Paragraph 71

One of life’s great pleasures is watching a good film with Bill Nighy in it. One of my recent favourites is a film called Page Eight. A housing law blog isn’t really the time or the place to review the film (you have the link to imdb if interested), but there is a cracking line in it when Bill Nighy’s character is at a meeting with Michael Gambon, Judy Davis and Saskia Reeves and they are discussing the implications of what we come to find is a particularly damaging piece of intelligence. During the scene Bill Nighy says “Has anyone actually read this thing? I don’t mean cast your eye over it. I mean read it.” Obviously Michael Gambon has read it, but the rest haven’t. Bill then refers them to the bottom of page eight and reads it out. The mood changes, the minute taker is asked to leave and looks of shock, foreboding and aprehension pass over everyone’s faces.

Now you might be wondering at this point what has this got to do with housing law and isn’t this a rather odd way to start a blog that concerns the recent Supreme Court case of R (CN & ZH) v Lewisham LBC and Newham LBC [2014] UKSC 62. It seems apt, however, because this week I have had a couple of similar conversations (unfortunately not with Bill or Michael) about CN. It turned out a few people had only cast their eye over it rather than actually read it and I found myself directing them to paragraph 71 and, while these conversations were not being minuted, my colleagues had similar reactions. We’ll come to the rest of the judgment in due course but I thought I’d get this bit out of the way first:

“[71]…   Sixthly, the decisions of this court in 2011, in Manchester City Council v Pinnock and Hounslow London Borough Council v Powell, extended the powers of the county court when hearing applications by a local authority to recover possession of a property in order to comply with article 8 of ECHR. It appears to me that it is necessary for the same reason to interpret section 204 of the 1996 Act as empowering that court to assess the issue of proportionality of a proposed eviction following an adverse section 184 or 202 decision (if the issue is raised) and resolve any relevant dispute of fact in a section 204 appeal. As there is no other domestic provision involving the court in the repossession of the accommodation after an adverse decision, the section 204 appeal, which reviews the authority’s decision on eligibility for assistance, is the obvious place for the occupier of the temporary accommodation to raise the issue of the proportionality of the withdrawal of the accommodation. …”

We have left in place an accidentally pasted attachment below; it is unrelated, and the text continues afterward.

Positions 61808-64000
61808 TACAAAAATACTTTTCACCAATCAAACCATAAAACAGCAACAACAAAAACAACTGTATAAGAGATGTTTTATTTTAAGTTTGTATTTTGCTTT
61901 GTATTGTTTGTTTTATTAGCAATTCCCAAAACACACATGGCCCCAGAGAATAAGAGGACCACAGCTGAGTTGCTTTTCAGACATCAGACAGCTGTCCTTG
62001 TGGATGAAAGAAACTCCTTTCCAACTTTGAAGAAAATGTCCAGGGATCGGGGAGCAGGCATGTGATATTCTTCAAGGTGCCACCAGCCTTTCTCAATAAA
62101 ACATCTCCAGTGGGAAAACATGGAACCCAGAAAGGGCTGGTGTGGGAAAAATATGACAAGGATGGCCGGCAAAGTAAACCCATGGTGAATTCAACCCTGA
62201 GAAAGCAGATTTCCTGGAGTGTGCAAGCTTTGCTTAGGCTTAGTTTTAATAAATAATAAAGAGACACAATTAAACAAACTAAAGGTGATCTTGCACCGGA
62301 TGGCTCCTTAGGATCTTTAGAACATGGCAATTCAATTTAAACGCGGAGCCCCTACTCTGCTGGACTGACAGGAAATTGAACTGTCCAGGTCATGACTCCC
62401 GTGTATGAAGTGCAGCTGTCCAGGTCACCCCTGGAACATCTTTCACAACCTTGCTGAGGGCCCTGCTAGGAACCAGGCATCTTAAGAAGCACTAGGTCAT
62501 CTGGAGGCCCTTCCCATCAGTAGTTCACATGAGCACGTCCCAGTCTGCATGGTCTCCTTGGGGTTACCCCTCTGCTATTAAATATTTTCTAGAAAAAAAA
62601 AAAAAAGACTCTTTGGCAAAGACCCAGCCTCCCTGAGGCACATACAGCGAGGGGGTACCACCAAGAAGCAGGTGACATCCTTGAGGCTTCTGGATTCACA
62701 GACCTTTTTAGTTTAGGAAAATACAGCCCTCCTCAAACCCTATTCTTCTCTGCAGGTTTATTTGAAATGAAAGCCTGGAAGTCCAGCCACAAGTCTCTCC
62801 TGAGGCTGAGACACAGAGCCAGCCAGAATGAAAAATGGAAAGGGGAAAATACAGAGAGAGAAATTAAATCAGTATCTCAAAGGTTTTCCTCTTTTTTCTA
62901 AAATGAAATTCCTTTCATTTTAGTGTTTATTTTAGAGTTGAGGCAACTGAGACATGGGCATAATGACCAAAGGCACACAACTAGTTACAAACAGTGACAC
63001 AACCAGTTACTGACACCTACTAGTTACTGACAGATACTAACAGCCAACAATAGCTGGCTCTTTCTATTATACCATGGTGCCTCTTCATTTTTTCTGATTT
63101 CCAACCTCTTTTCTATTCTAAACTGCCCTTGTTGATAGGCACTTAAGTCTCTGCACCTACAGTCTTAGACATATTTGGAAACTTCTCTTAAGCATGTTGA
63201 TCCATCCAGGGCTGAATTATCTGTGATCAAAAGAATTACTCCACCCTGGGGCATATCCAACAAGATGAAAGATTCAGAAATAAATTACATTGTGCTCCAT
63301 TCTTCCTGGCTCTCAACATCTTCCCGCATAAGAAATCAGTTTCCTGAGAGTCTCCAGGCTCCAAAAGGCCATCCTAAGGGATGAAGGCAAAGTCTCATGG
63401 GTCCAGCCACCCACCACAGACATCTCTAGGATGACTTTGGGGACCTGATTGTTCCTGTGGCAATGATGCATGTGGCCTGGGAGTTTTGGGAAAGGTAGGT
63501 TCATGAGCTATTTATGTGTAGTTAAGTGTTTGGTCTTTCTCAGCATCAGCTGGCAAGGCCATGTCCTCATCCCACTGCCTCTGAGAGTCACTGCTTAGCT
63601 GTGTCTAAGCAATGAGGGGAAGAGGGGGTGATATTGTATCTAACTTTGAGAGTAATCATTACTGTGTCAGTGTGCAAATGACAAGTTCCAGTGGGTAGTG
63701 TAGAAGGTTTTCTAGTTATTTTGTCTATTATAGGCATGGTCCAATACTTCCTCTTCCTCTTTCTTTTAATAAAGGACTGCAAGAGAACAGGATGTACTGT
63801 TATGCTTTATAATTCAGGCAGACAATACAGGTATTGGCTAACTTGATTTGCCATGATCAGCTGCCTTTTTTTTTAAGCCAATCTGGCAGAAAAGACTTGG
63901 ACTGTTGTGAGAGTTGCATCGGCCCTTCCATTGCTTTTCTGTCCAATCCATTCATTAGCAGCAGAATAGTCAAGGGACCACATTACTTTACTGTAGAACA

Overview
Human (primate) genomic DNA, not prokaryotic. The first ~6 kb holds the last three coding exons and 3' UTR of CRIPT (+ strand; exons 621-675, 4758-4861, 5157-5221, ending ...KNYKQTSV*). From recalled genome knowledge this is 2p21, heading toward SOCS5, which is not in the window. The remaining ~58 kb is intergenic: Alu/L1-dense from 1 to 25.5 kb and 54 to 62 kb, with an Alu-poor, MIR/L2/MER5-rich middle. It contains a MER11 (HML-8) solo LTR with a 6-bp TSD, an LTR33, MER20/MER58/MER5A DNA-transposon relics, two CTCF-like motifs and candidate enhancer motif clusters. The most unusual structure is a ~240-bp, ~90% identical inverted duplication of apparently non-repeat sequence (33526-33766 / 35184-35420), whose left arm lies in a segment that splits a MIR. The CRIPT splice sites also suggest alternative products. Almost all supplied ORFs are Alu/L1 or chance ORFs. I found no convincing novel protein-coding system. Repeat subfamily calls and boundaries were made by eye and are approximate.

I am told by counsel involved that this proposal was not canvassed by either party to the appeal and this development has therefore arisen without being argued and no written submissions were invited on its implications. Therefore the Supreme Court were not told about what issues may arise from this proposal. Just a few questions spring to mind. First, does this mean every dispute of fact? Or just the facts that are relevant to the proportionality of the eviction? If the latter, then where is the line drawn? Surely every fact will be relevant because the applicant is going to be evicted if they aren’t owed a duty so that must mean that any fact that is relevant to whether a duty is owed must be in play? Second, does this change the law on s.188(3) and s.204(4) too? Third, presumably JR will be the option if the eviction is to take place before the s.204 appeal? But how will we know if someone is going to be evicted before the s.204 grounds are settled? Presumably, they have to be drafted and then amended if the eviction takes place first? Or can we JR and ask for the eviction to be adjourned pending the s.204 appeal? (A reverse Cochrane?)

Obviously, the Court of Appeal (perhaps even the Supreme Court again) are going to have work out what all this means. Especially, as there are a number of House of Lords and Court of Appeal decisions over a period of 30 years that have said the exact opposite. One would have thought they would need to be considered?  Until then expect a lot of confusion and adjourned s.204 appeals.